OSU Navigation Bar

The Ohio State University

The Kirwan Institute for the Study of Race and Ethnicity

Rising above the blame: Politics, race and the “racial stalemate” | Race-Talk | 213

Rising above the blame: Politics, race and the “racial stalemate”

Filed under: African Americans,Featured,Politics |

President Obama’s 2008 “A More Perfect Union” speech spoke of a country stuck in “a racial stalemate”: stuck in that place “for years”.  Yet, in 2010 we are still cemented there.  In “Shirley Sherrod: ‘Where are we headed?”, a July 22, 2010 interview conducted by PostPartisian’s Jonathan Capehart, Sherrod says why.

She thinks the President has a responsibility to the country to find a process that would make it easier for the issue of race to be addressed.  Mrs. Sherrod is not saying that he has to only deal with AA issues.  However, she is saying that under the first African American President, we have a perfect opportunity for progress.  “If we don’t get this together” she says, “if we don’t figure this out in this country, where are we headed?”

The saga of her journey has been both heartbreaking and inspiring.  The country saw an individual whose approach to race and racism was tempered, calm and rational. She turned the anger, pain, and humiliation of her father’s death, at the hands of a white racist, into an opportunity for growth and activism for all poor people.

In Capehart’s interview, she said her concern stems from the knowledge that the country is becoming more ethnically diverse and we should begin to deal with this fact.  Mrs. Sherrod thinks we should prepare ourselves now for that day because not everyone will think like her.

“The Gray and the Brown: The Generational Mismatch”, Ron Brownstein’s July 4th’ National Journal online article goes further.   His research supports her view that we are headed for problems or a “clash” but is more specific about what type of clash, who is going to cause it and why.   Unfortunately, diminished resources are going to be the cause.  Brownstein says, demographer William Frey of the Brookings Institution is predicting that children of minorities will make up “more than two-fifths of all children under 18” and will make up the majority of “all American children by as soon as 2023”.

On the other hand, the majority of older white Americans will be going into retirement and that segment of the population is also rapidly expanding.  However, this portion of the demographic will decline rather slowly over the coming decades.  The growth of this “Baby Boomer Generation” will be about “nearly two-thirds” of the American population by the time the 2040s roll around. Both of these groups have differing and divergent needs and the tension can already be seen with the manifestation of Arizona’s new immigration law.

The debacle that was engendered by a Conservative blogger might, in the end, be the best thing that happened to this country lately with regards to race.  His motive was to discredit the NAACP and the Obama Administration by using Shirley Sherrod as a pawn in his cynical and nefarious game.  Instead, what his effort brought us was the first genuine opportunity in a long time to steady our collective selves and deal with the scourge of racism that has infected this country for far too long.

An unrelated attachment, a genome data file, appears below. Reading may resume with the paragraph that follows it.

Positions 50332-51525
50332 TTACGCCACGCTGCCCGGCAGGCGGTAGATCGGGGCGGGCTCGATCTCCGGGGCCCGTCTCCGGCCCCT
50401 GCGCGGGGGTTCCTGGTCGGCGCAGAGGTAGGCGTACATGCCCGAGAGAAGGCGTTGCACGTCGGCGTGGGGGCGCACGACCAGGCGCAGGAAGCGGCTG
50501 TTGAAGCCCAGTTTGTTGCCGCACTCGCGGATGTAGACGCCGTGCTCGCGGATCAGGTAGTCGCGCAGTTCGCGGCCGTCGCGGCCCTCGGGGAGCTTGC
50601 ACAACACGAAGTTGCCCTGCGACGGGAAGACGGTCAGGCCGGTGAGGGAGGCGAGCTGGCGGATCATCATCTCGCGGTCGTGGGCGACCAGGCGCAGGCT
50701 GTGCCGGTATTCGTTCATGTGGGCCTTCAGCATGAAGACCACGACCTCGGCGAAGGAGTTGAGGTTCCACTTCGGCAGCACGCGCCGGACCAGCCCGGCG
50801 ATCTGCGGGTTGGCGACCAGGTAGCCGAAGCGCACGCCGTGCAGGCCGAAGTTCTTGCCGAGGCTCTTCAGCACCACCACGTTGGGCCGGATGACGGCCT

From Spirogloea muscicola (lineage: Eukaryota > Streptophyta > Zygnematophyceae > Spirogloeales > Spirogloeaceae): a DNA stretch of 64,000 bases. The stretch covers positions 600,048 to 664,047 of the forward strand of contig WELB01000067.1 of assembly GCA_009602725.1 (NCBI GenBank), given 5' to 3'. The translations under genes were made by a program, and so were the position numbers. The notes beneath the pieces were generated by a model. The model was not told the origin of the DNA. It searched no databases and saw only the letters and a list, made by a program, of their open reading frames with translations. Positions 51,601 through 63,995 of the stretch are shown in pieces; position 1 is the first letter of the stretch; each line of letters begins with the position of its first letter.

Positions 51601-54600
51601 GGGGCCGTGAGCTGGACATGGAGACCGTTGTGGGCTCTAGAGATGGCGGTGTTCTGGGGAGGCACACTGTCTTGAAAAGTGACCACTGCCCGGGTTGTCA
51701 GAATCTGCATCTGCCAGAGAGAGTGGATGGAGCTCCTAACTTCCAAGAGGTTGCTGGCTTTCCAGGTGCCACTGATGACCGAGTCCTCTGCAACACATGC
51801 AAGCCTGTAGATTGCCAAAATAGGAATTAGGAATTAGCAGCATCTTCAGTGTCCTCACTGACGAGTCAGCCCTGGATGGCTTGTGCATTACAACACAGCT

The full speech about her journey to redemption showed she learned something, which shaped her life of service and activism: she learned empathy, how to listen and to really hear. By stopping the farmer and his family from losing their ranch she found the answer to all the difficult questions, which had plagued her since her father’s murder at the hands of a white farmer.

Shirley Sherrod realized that her mission in life was not only to help black farmers who were discriminated against and murdered at the hands of whites. The farmer’s problems made her realize that many white farmers in the South were discriminated against for being poor.  She came to understand the struggles they all had in common was poverty.

The time has long passed to stop fighting old racial wars.  Race and racism in our society is a reality but is being used, as a political wedge to keep us trapped in  racial stalemates, by the powerful forces in this country.  We have to harness our power and push back not as, BP’s chairman’s, powerless “small people” who are mere pawns in some cynical, high level, corporate game but as empowered masses who need to see positive change enacted.   A united and fortified front can overcome the corruption and general malaise that has captured our Government.

We are all in this together.  President Obama cannot do it alone.   Each of us should learn to work and live together by addressing and confronting the issues of race and racism so we can get to the many problems that need solving.  Now is the time.  Like Sherrod, we all must rise above blame, the politics of race and the “racial stalemate” in order to prepare for what is to come.


Leave a Reply

Your email address will not be published. Required fields are marked *


You may use these HTML tags and attributes: <a href="" title=""> <abbr title=""> <acronym title=""> <b> <blockquote cite=""> <cite> <code> <del datetime=""> <em> <i> <q cite=""> <strike> <strong>